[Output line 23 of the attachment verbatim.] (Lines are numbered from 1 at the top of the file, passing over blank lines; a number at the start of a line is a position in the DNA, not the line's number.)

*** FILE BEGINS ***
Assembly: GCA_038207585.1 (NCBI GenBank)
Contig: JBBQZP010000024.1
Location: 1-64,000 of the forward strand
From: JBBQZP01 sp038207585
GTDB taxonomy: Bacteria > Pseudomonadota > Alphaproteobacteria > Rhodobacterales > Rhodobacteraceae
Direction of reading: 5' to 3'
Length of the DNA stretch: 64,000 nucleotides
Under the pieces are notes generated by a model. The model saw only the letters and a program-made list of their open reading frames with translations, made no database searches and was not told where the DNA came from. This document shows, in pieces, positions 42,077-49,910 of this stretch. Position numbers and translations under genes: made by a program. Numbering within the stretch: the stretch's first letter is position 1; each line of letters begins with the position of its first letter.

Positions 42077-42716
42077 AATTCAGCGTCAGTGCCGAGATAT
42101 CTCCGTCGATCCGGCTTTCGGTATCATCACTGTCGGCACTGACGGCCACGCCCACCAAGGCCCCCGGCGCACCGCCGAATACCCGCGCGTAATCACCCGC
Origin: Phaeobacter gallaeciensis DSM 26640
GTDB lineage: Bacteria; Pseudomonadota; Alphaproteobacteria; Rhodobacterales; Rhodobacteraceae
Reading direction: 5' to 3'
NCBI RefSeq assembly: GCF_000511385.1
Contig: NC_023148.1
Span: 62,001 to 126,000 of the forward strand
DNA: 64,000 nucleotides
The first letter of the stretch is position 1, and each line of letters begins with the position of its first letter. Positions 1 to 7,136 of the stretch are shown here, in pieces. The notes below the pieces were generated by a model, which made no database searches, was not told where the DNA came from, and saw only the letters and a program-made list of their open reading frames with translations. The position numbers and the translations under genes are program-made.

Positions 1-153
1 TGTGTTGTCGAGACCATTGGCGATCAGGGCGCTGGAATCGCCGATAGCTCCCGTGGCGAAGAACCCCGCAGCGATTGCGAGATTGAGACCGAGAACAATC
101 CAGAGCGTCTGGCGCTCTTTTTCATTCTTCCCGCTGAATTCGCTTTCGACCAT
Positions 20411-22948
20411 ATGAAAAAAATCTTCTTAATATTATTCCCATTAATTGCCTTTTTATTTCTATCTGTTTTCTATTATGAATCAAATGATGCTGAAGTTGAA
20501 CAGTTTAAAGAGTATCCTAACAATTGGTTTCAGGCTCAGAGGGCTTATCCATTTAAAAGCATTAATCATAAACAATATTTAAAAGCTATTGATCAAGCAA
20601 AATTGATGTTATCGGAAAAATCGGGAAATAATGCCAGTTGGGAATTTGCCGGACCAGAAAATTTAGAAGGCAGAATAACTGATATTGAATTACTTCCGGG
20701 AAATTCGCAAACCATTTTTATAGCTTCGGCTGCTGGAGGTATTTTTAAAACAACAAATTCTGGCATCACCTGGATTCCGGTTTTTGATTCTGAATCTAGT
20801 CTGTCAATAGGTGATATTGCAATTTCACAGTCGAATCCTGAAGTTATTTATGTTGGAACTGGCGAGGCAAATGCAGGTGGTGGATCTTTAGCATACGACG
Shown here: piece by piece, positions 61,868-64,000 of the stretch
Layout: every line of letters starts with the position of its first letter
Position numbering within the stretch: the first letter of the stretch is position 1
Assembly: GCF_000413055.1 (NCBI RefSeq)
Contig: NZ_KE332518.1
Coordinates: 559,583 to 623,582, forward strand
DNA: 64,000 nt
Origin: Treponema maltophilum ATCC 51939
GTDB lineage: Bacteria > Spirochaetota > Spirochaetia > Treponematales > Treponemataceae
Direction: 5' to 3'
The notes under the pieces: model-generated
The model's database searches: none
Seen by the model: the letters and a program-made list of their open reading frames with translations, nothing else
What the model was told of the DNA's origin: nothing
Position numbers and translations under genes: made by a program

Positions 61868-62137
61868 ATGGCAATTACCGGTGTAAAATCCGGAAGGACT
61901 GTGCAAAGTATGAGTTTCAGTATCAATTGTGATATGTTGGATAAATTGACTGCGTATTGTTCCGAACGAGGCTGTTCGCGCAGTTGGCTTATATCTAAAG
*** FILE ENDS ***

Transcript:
Positions 20411-22948